California vies with feds over marijuana

July 26, 2005

Gaia Veenis, Daily Aztec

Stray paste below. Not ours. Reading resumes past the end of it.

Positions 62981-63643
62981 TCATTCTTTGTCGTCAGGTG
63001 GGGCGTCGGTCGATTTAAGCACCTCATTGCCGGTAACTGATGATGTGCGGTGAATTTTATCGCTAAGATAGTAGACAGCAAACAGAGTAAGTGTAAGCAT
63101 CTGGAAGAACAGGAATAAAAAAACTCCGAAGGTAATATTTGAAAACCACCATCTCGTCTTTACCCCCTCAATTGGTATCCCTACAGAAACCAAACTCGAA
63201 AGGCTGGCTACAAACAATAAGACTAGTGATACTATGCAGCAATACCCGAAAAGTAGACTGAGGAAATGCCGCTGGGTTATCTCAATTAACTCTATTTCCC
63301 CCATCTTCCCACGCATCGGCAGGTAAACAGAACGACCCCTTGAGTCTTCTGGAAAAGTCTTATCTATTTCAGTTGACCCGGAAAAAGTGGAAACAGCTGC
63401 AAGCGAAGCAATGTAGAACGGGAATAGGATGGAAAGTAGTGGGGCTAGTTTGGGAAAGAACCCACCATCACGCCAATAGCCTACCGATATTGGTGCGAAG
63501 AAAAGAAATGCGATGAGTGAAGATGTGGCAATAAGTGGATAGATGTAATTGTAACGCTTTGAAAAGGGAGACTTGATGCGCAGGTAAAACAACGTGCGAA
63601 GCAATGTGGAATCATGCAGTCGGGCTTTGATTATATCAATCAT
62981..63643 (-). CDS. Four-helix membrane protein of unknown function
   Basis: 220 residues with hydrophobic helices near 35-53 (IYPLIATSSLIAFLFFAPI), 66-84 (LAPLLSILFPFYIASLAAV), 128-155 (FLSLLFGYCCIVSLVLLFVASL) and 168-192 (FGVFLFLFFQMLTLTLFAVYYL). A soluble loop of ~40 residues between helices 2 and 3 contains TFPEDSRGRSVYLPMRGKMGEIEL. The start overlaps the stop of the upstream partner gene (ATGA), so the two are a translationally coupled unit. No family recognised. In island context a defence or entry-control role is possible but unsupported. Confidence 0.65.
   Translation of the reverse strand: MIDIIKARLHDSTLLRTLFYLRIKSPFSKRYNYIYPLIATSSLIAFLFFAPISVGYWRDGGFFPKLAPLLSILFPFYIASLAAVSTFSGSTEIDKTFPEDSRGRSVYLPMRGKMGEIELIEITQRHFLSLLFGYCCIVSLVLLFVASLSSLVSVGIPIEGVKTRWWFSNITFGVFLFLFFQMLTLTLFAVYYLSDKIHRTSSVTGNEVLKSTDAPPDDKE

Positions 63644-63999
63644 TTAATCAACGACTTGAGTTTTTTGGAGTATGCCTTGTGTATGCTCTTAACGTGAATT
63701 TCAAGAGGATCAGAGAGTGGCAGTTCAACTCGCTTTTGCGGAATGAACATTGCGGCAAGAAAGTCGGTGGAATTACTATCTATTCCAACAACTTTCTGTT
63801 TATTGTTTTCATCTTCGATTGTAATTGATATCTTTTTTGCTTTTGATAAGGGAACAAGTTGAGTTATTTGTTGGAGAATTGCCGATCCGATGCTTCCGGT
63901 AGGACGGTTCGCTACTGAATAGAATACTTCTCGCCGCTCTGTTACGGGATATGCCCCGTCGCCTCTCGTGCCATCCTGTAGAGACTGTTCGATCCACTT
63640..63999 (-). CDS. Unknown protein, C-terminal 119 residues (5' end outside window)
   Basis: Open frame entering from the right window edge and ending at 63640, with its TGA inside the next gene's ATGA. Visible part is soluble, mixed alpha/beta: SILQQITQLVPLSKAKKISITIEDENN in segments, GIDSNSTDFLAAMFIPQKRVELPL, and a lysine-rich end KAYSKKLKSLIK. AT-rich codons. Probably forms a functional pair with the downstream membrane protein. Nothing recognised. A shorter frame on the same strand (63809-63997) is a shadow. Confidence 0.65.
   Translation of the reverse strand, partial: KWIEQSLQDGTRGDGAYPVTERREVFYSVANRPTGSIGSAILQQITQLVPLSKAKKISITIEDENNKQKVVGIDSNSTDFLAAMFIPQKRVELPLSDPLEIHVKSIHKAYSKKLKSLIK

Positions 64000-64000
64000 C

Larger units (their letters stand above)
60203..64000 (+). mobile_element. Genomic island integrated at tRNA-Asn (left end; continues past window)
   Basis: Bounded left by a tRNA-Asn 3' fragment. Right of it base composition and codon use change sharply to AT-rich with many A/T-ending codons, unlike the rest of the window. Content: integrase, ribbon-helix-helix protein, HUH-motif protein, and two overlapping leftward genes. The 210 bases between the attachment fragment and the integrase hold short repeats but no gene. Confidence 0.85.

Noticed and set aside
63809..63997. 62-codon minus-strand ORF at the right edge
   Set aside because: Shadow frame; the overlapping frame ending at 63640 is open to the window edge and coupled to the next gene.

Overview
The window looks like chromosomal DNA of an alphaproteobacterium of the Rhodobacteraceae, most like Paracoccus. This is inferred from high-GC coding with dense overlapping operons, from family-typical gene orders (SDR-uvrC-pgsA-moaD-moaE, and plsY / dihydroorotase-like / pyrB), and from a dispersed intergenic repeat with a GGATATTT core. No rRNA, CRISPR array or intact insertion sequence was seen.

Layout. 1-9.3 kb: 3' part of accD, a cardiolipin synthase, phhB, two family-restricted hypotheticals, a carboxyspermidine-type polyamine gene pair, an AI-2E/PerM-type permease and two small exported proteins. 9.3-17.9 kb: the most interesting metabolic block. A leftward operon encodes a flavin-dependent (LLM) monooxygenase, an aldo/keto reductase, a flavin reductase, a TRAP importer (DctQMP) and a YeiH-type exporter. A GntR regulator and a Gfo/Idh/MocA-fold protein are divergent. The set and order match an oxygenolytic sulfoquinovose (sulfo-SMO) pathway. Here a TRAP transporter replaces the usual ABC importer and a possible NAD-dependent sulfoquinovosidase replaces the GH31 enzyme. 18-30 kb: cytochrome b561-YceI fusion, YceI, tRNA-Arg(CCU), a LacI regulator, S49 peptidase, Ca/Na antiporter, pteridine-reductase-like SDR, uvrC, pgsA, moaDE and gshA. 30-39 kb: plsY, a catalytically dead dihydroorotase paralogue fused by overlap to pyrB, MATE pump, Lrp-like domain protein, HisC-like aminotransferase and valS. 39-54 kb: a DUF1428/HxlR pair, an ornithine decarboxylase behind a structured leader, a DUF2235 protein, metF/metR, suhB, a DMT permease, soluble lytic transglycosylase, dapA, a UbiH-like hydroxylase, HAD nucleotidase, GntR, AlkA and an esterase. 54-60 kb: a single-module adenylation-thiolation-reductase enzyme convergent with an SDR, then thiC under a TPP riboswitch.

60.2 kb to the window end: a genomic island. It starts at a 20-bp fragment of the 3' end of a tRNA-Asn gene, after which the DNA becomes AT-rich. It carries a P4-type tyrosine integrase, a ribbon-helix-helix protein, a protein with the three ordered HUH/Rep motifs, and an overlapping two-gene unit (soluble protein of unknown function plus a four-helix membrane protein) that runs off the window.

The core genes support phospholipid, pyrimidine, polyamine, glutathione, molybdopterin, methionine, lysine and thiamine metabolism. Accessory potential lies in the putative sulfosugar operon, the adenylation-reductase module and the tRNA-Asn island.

This summer, decisions are being made in American courts that Californians should really be concerned about. I'm not only talking about conservative Supreme Court appointments; I'm talking about marijuana and its legal use. The laws Californians voted in favor of are once again under attack; but, thankfully, state health officials are sticking to their guns. In June, the U.S. Supreme Court decided that federal prosecution of marijuana users was permissible even in states that have legalized medical marijuana, according toThe Los Angeles Times. California, as well as nine other states, has passed such laws. This issue came to a head when two California women with serious illnesses sued the federal government in the hopes of winning protection from federal prosecutors. In a 6-3 vote, the U.S. Supreme Court decided to uphold the federal government's authority, which allows seizing and destroying marijuana that is used by even the most seriously ill patients. This decision imperiled a pilot program launched in May in the counties of Amador, Del Norte and Mendocino. The program established a state identification system, which issued identification cards to patients with marijuana prescriptions and protected them from being targeted by law enforcement agencies. Shortly after the Supreme Court decision last month, state health officials suspended the program in fear of federal reprisals. However, California state health officials reinstated the identification cards on June 18, according to the San Francisco Chronicle. A letter sent to the Department of Health Services on June 15 from State Attorney General Bill Lockyer's deputy, Jonathan Renner, advised an end to the suspension. 'A unilateral decision not to comply with state law,' Renner said, 'on the grounds that it may be prohibited by federal criminal law, without first receiving the guidance of an appellate, is barred by the California Constitution.' California is generally a more liberal state, but the desire to decriminalize medicinal cannabis is not solely a West Coast phenomenon. As a result, in 10 of the 50 states, the issue of medical marijuana comes down to state constitutions versus federal laws. The problem is that Washington decision-makers and the U.S. Supreme Court do not always enact and enforce laws that are truly representative of the American people's wishes. Additionally, with the war on drugs coming down increasingly harder on marijuana users, it is also becoming more difficult for activists to be taken seriously by policy-makers in the federal government. A study of FBI data by the Sentencing Project, a Washington think tank, found that marijuana now accounts for close to half of all drug arrests. At the same time, the proportion of heroin and cocaine arrests has gone from 55 percent to less than 30 percent since 1992. The Washington Post reported that one in four state prison inmates are considered 'low-level offenders,' who were incarcerated for marijuana possession. Marijuana, an herb, is being attacked as a much more villainous drug than it truly is. Historically, the herb was a part of Western medicine until the 1930s when it was outlawed, according to The Los Angeles Times. Since then, a continuous propaganda campaign has warned us against often overblown side effects of the drug, while the federal government is resistant to research, which could provide proof of its benefits. Notable Americans, such as Montel Williams, who have spoken out against drug abuse to high school students in the past, are now medical marijuana advocates. Williams was diagnosed with multiple sclerosis in 1999, according to The Washington Post. After several legal pain medications failed to work, he tried marijuana on a doctor's recommendation and is now an advocate for its legalization. He and others are trying to lobby Washington with the Marijuana Policy Project. Studies by the National Survey on Drug Use and Health show that nearly 100 million Americans - more than a third of the U.S. population - have at least tried marijuana, and 15 million use it regularly. Like any other drug, marijuana can be abused. However, is it fair to criminalize this herbal substance, which is widely used, helps the seriously ill and has few side effects? We are constantly bombarded with commercials for prescription drugs that come with long lists of adverse, potentially lethal side effects, yet are perfectly legal. Moreover, alcohol and cigarettes are highly addictive drugs, and have been proven to be most detrimental to people's health if abused, yet they are legal. Rather than persecuting sick people who need medical marijuana, I hope our federal government will realize where the real problem with drugs is - it resides in a flawed and poorly led society that drives the desperate and confused to use hard drugs and alcohol as a way out.

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